Fangs?<blockquote class="twitter-tweet" data-conversation="none" data-lang="en"><p lang="en" dir="ltr">Lower mouth plate behind your teeth. Some have protruding bone under the skin which is a throw back to large fangs. Almost like an upsidedown Sabre Tooth.</p>— neil crud (@neilcrud66) <a href="https://twitter.com/neilcrud66/status/1085606005000601600?ref_src=twsrc%5Etfw">January 16, 2019</a></blockquote> <script async src="https://platform.twitter.com/widgets.js" charset="utf-8"></script>
Hiccups<blockquote class="twitter-tweet" data-conversation="none" data-lang="en"><p lang="en" dir="ltr">Sure: <a href="https://t.co/DjMZB1XidG">https://t.co/DjMZB1XidG</a></p>— Stephen Roughley (@SteBobRoughley) <a href="https://twitter.com/SteBobRoughley/status/1085529239556968448?ref_src=twsrc%5Etfw">January 16, 2019</a></blockquote> <script async src="https://platform.twitter.com/widgets.js" charset="utf-8"></script>
Hypnic jerk as you fall asleep<blockquote class="twitter-tweet" data-conversation="none" data-lang="en"><p lang="en" dir="ltr">What about when you “jump” just as you’re drifting off to sleep, I heard that was a reflex to prevent falling from heights.</p>— Bann face (@thebanns) <a href="https://twitter.com/thebanns/status/1085554171879788545?ref_src=twsrc%5Etfw">January 16, 2019</a></blockquote> <script async src="https://platform.twitter.com/widgets.js" charset="utf-8"></script> <p> This thing, often called the "alpha jerk" as you drop into alpha sleep, is properly called the hypnic jerk,. It may actually be a carryover from our arboreal days. The <a href="https://www.livescience.com/39225-why-people-twitch-falling-asleep.html" target="_blank" data-vivaldi-spatnav-clickable="1">hypothesis</a> is that you suddenly jerk awake to avoid falling out of your tree.</p>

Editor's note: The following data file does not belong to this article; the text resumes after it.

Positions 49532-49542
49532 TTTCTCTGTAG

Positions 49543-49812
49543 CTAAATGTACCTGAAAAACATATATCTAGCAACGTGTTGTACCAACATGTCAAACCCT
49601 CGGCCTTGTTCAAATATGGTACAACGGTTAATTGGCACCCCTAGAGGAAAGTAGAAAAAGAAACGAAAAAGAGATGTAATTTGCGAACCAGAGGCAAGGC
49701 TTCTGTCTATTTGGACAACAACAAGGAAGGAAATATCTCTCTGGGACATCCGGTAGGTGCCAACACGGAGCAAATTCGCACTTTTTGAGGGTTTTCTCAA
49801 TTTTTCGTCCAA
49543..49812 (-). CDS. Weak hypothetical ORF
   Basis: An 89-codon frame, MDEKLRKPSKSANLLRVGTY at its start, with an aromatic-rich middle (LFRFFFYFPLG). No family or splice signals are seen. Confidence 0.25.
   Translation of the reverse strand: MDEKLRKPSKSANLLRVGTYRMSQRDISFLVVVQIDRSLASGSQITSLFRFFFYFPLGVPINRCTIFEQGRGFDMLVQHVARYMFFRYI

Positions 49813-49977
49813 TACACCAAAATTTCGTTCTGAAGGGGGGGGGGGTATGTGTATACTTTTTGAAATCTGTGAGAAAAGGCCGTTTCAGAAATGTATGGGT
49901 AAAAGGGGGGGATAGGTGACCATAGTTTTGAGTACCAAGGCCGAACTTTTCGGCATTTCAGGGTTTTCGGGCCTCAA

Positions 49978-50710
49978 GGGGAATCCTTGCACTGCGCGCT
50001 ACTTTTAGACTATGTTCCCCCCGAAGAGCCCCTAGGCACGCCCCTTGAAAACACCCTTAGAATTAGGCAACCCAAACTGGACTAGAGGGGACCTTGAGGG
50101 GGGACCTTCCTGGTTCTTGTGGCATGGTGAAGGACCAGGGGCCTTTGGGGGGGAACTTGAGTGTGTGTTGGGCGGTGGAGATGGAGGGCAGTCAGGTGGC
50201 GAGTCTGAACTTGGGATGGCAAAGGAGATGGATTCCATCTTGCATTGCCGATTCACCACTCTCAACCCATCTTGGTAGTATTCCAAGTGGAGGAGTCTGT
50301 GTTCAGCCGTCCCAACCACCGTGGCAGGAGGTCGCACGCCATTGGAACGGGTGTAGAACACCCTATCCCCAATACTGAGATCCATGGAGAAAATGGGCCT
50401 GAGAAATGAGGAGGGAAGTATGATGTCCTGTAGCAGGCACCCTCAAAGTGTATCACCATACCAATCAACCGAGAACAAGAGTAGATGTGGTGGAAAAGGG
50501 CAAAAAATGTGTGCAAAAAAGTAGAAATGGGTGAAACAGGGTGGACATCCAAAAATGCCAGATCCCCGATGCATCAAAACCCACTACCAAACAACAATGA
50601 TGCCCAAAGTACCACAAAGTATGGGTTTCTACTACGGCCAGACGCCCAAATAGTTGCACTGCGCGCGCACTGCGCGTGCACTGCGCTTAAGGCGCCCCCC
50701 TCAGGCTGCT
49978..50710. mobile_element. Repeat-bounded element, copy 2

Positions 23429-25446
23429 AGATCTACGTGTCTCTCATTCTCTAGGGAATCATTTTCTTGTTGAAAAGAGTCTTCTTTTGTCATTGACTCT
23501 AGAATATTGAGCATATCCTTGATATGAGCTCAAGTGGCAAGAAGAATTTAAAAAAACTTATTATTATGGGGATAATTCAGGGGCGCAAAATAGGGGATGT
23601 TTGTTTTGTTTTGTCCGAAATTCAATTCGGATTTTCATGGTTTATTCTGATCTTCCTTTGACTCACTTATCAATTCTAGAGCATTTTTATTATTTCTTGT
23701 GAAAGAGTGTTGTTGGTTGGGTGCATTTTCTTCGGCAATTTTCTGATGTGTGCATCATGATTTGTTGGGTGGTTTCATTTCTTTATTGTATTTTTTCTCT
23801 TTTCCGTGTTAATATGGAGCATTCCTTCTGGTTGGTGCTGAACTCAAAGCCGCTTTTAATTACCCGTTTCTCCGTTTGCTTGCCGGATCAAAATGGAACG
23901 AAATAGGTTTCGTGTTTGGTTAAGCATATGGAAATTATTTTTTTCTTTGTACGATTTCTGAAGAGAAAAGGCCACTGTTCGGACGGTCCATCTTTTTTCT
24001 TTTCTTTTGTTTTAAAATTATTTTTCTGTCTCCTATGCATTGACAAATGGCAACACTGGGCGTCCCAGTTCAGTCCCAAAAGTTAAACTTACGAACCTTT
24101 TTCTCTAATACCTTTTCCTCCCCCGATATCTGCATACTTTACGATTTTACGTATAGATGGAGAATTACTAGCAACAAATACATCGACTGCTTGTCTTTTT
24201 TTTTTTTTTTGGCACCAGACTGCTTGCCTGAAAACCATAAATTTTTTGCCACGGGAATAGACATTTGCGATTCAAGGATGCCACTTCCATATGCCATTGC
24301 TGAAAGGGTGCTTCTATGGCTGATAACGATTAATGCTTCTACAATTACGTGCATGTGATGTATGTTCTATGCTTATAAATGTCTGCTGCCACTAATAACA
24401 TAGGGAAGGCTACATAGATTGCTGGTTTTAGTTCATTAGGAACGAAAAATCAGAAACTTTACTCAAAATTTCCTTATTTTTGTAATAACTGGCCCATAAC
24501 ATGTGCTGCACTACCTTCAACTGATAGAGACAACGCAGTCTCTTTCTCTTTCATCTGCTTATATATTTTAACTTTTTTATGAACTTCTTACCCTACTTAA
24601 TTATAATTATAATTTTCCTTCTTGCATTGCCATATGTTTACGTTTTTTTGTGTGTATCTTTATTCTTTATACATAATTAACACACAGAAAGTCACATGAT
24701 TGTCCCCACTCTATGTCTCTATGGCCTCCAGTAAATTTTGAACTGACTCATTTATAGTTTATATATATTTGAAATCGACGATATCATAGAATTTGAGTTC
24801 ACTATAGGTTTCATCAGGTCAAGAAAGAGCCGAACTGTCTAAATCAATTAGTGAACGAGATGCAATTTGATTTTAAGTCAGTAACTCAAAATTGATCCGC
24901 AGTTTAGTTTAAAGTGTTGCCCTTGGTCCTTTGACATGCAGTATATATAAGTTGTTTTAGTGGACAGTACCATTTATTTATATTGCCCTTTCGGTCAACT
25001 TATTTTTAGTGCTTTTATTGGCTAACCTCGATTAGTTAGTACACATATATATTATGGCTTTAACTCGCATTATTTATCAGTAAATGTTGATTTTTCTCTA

Nails screeching on a blackboard response?<blockquote class="twitter-tweet" data-conversation="none" data-lang="en"><p lang="en" dir="ltr">Everyone hate the sound of fingernails on a blackboard. It's _speculated_ that this is a vestigial wiring in our head, because the sound is similar to the shrill warning call of a chimp. <a href="https://t.co/ReyZBy6XNN">https://t.co/ReyZBy6XNN</a></p>— Pet Rock (@eclogiter) <a href="https://twitter.com/eclogiter/status/1085587006258888706?ref_src=twsrc%5Etfw">January 16, 2019</a></blockquote> <script async src="https://platform.twitter.com/widgets.js" charset="utf-8"></script>
Ear hair<blockquote class="twitter-tweet" data-conversation="none" data-lang="en"><p lang="en" dir="ltr">Ok what is Hair in the ears for? I think cuz as we get older it filters out the BS.</p>— Sarah21 (@mimix3) <a href="https://twitter.com/mimix3/status/1085684393593561088?ref_src=twsrc%5Etfw">January 16, 2019</a></blockquote> <script async src="https://platform.twitter.com/widgets.js" charset="utf-8"></script>
Nervous laughter<blockquote class="twitter-tweet" data-lang="en"><p lang="en" dir="ltr">You may be onto something. Tooth-bearing with the jaw clenched is generally recognized as a signal of submission or non-threatening in primates. Involuntary smiling or laughing in tense situations might have signaled that you weren’t a threat.</p>— Jager Tusk (@JagerTusk) <a href="https://twitter.com/JagerTusk/status/1085316201104912384?ref_src=twsrc%5Etfw">January 15, 2019</a></blockquote> <script async src="https://platform.twitter.com/widgets.js" charset="utf-8"></script>
Um, yipes.<blockquote class="twitter-tweet" data-conversation="none" data-lang="en"><p lang="en" dir="ltr">Sometimes it feels like my big toe should be on the side of my foot, was that ever a thing?</p>— B033? K@($ (@whimbrel17) <a href="https://twitter.com/whimbrel17/status/1085559016011563009?ref_src=twsrc%5Etfw">January 16, 2019</a></blockquote> <script async src="https://platform.twitter.com/widgets.js" charset="utf-8"></script>
Context is everything.
The COVID-19 pandemic has introduced a number of new behaviours into daily routines, like physical distancing, mask-wearing and hand sanitizing. Meanwhile, many old behaviours such as attending events, eating out and seeing friends have been put on hold.
A new study looks at how images of coffee's origins affect the perception of its premiumness and quality.
- Images can affect how people perceive the quality of a product.
- In a new study, researchers show using virtual reality that images of farms positively influence the subjects' experience of coffee.
- The results provide insights on the psychology and power of marketing.